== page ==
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Service-Learning in Higher Education: Teaching about Poverty and Mental Health


ISBN: 978-1-78714-185-8, eISBN: 978-1-78714-184-1

Publication date: 15 November 2017


Within tertiary education, service-learning can offer deeply engaging and transformational experiences for students, broadening their consideration of a host of social justice issues of our time, including diversity and inclusion. This chapter describes how service-learning interfaces with two areas in particular, both of which have wide-ranging public health implications and are generally misrepresented in public media: poverty and mental health. Representative studies are highlighted and case examples are presented in each domain, concluding with recommendations for future research. The authors argue that service-learning courses addressing social justice issues such as poverty and mental health can lead to deep learning in students if they are sequenced to include both direct service-learning that concretizes the issue and community-based research that highlights the public policy challenges and implications of addressing that issue systemically.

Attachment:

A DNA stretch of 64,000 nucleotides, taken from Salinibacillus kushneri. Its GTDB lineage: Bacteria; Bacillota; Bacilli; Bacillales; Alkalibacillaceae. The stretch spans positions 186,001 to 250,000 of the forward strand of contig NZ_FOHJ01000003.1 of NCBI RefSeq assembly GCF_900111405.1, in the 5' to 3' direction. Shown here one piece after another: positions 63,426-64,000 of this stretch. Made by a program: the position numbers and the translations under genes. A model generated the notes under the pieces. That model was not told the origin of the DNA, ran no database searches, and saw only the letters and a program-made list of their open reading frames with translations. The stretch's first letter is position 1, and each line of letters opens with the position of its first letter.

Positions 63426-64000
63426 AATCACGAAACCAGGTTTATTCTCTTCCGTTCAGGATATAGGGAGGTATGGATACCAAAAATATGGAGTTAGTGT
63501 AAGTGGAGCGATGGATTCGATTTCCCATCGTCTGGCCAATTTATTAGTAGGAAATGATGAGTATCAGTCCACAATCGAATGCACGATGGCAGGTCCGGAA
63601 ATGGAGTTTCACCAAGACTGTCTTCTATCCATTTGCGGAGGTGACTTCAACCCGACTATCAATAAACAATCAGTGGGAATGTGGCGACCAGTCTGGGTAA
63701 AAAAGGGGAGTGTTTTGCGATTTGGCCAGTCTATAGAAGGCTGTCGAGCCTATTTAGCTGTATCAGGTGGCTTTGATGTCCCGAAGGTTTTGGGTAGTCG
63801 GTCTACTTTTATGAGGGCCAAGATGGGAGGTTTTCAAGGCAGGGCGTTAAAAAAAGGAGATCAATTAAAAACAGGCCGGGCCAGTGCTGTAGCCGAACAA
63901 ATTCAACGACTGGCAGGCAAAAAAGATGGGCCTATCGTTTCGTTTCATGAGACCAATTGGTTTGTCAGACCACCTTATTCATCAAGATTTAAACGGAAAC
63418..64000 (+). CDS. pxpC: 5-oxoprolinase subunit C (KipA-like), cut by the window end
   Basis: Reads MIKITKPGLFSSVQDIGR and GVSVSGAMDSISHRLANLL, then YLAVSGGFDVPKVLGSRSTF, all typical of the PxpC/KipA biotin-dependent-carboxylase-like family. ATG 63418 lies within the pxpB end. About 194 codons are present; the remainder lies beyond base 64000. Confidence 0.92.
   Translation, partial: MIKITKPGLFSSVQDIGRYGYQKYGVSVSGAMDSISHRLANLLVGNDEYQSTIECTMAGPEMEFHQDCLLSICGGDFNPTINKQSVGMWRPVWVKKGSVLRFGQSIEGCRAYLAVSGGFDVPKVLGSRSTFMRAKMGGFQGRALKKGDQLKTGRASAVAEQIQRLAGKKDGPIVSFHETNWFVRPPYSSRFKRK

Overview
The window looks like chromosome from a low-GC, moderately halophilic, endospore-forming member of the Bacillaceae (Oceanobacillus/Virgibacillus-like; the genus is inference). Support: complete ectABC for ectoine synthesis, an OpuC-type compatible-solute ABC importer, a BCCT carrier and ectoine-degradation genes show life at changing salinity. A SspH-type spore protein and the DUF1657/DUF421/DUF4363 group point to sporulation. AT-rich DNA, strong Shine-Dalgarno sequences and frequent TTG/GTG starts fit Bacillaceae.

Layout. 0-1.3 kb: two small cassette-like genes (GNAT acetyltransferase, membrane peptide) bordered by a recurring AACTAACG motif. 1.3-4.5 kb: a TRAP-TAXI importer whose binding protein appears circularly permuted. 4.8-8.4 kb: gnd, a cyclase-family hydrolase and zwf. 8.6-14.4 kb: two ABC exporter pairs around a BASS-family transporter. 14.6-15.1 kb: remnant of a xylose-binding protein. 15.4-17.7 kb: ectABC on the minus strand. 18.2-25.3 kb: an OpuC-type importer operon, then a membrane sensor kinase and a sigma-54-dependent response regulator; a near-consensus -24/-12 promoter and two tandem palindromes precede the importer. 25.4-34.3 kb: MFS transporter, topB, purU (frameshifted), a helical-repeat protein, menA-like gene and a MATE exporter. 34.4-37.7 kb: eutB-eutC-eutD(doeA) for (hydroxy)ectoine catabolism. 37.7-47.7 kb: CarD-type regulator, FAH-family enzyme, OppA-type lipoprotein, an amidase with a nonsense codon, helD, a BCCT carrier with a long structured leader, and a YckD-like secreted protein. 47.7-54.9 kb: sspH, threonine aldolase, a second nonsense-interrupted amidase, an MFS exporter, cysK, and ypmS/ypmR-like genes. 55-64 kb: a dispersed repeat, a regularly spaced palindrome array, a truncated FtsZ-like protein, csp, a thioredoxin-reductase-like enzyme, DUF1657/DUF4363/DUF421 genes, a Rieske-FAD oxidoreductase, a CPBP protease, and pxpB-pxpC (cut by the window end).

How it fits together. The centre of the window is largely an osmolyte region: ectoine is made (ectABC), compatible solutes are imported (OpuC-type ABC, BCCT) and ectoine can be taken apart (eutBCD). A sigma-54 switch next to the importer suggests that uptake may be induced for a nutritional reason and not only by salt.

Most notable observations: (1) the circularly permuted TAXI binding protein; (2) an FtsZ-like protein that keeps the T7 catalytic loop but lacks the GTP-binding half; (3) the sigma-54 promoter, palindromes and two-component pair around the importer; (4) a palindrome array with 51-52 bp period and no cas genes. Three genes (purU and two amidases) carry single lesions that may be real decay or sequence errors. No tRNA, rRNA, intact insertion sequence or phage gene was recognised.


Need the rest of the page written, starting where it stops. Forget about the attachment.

Mick, C.S. and Frabutt, J.M. (2017), "Service-Learning in Higher Education: Teaching about Poverty and Mental Health", Service-Learning (International Perspectives on Inclusive Education, Vol. 12), Emerald Publishing Limited, Leeds, pp. 215-240.



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